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What is Conn's Syndrome?

Tricia Christensen
By
Updated Mar 03, 2024
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Conn's syndrome causes high blood pressure (hypertension) in people who are usually relatively young or between about the ages of 30 and 50. It has alternate names such as hyperaldosteronism, suggesting that it is very different from other conditions causing hypertension. Principally, the second name suggests cause of Conn's syndrome; it tends to be due to high amounts of aldosterone. Knowing this and accurately diagnosing the disease can be very important because it means there’s some likelihood of curing the disease and ending the hypertensive state.

As stated, the cause of Conn's syndrome is high aldosterone levels, and this hormone is produced in the endocrine system by the adrenal glands. There are two possible ways that aldosterone levels dramatically increase. One of these occurs if an adrenal gland has a tumor on it, which is almost always non-cancerous. Another potential reason aldosterone levels would go up is if the two adrenal glands start to increase in size or develop hyperplasia.

On the surface, the main symptom of Conn's syndrome is high blood pressure. Another potential symptom is excessive urination due to poor action of the kidneys. This sign could take a while to develop and isn’t always present at first.

In order to really determine that hyperaldosteronism is present, doctors would have to look for it via blood tests. They may look for general things like elevated calcium levels, but the more important test may be to determine levels of aldosterone. This, plus low readings of another hormone called renin, may make it easier to determine that hypertension is a symptom of Conn's syndrome.

This indication suggests further examination of the adrenal glands to confirm diagnosis. If a tumor is found, one possibility for cure is surgical removal of a gland, since this could normalize aldosterone levels. When adrenal hyperplasia is indicated, cure is not as straightforward and people may need medical follow-up and management for life. Some medicines that tend to be used include spironolactone, which helps to block the action of aldosterone so blood pressure levels can decrease. Blood pressure medicines of other types might be needed too, and careful watch of the kidneys could be an important part of treatment.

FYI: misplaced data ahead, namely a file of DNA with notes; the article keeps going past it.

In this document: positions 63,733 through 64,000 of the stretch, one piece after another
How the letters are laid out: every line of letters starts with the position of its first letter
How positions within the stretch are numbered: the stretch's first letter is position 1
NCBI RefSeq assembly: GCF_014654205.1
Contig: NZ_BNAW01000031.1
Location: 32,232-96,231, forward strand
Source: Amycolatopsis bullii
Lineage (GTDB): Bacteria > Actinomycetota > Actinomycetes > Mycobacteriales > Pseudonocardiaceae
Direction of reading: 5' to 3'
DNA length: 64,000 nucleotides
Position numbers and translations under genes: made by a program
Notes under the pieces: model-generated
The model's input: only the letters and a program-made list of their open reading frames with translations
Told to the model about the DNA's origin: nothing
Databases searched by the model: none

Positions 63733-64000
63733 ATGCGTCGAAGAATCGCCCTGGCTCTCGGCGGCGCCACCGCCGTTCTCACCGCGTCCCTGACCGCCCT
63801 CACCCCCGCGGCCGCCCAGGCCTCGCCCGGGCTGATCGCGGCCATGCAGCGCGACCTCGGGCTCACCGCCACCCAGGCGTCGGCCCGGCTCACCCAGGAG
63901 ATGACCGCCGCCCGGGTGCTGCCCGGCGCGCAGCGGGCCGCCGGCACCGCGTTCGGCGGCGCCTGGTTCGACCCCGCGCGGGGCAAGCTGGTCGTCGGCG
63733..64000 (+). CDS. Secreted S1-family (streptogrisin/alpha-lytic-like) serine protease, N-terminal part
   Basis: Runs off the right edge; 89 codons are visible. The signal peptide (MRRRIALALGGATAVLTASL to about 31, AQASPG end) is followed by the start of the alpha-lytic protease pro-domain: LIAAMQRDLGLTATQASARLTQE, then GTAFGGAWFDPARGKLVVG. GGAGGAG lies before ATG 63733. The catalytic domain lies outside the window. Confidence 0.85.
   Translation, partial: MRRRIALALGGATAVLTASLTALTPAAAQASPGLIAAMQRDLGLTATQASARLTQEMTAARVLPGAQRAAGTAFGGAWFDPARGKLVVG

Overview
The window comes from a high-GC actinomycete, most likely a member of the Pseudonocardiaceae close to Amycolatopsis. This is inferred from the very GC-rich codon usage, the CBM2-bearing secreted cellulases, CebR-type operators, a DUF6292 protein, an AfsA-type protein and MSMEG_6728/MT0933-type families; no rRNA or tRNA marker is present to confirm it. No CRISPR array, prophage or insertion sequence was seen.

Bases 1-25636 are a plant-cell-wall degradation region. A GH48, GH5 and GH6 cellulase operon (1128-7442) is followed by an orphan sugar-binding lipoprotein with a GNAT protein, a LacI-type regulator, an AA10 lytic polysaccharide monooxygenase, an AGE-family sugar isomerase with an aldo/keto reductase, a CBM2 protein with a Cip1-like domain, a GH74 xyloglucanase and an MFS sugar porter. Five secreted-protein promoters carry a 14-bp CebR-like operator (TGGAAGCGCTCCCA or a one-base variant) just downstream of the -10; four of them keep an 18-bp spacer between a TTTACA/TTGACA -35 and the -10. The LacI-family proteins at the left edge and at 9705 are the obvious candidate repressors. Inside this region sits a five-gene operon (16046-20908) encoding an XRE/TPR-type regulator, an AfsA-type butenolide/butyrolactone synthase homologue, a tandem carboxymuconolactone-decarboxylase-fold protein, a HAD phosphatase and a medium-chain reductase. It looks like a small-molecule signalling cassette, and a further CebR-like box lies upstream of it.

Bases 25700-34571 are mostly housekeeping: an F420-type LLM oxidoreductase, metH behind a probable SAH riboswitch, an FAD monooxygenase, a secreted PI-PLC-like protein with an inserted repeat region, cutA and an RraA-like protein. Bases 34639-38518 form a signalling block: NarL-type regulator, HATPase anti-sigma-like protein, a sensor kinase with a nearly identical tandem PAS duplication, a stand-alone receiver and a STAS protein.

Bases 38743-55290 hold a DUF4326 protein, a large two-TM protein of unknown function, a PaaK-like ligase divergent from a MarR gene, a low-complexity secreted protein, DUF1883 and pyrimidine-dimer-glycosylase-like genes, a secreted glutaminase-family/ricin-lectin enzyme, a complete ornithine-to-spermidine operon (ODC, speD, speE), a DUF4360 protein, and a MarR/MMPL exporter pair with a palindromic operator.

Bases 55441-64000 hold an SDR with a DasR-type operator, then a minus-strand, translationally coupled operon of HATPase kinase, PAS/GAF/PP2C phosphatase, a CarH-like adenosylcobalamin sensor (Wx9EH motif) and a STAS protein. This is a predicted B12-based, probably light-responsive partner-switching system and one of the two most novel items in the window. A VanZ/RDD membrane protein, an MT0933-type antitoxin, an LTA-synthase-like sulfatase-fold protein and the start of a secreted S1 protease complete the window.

In the best case scenario, the person with Conn's syndrome does have a tumor, which is removed, and is thus cured of hypertension. Worst cases include failure to diagnose or difficulty treating due to incurable adrenal hyperplasia. There’s also debate on the degree of rarity this disease represents. Some believe that about 10-20% of all hypertension cases are truly Conn’s. Other medical professionals think Conn's syndrome is extremely rare and they may not frequently test for what could be a potentially curable illness.

The Health Board is dedicated to providing accurate and trustworthy information. We carefully select reputable sources and employ a rigorous fact-checking process to maintain the highest standards. To learn more about our commitment to accuracy, read our editorial process.
Tricia Christensen
By Tricia Christensen , Writer
With a Literature degree from Sonoma State University and years of experience as a The Health Board contributor, Tricia Christensen is based in Northern California and brings a wealth of knowledge and passion to her writing. Her wide-ranging interests include reading, writing, medicine, art, film, history, politics, ethics, and religion, all of which she incorporates into her informative articles. Tricia is currently working on her first novel.

Discussion Comments

By anon120533 — On Oct 21, 2010

After years of complaints regarding overwhelming fatigue, high BP that spiked at night, insomnia and palpitations my cardiologist suggested my internist test aldosterone and renin.

Surprise -- I was hyperaldosterone. This was after adding drug after drug in an attempt to reduce my BP. Why is it so difficult for physicians to listen and believe women's complaints?

Patients know their bodies better than anyone else, but are often dismissed for a variety of reasons. I am still in the process of testing, but am relieved -- and a bit angry -- to finally have a diagnosis.

By anon113366 — On Sep 24, 2010

I was diagnosed to have Conn syndrome. My right adrenal gland was removed and now remarkably I don't have hypertension and my potassium and calcium levels are fine. My family doc diagnosed it and I am now recovering from the surgery and I feel great. No pills.

Tricia Christensen

Tricia Christensen

Writer

With a Literature degree from Sonoma State University and years of experience as a The Health Board contributor, Tricia...
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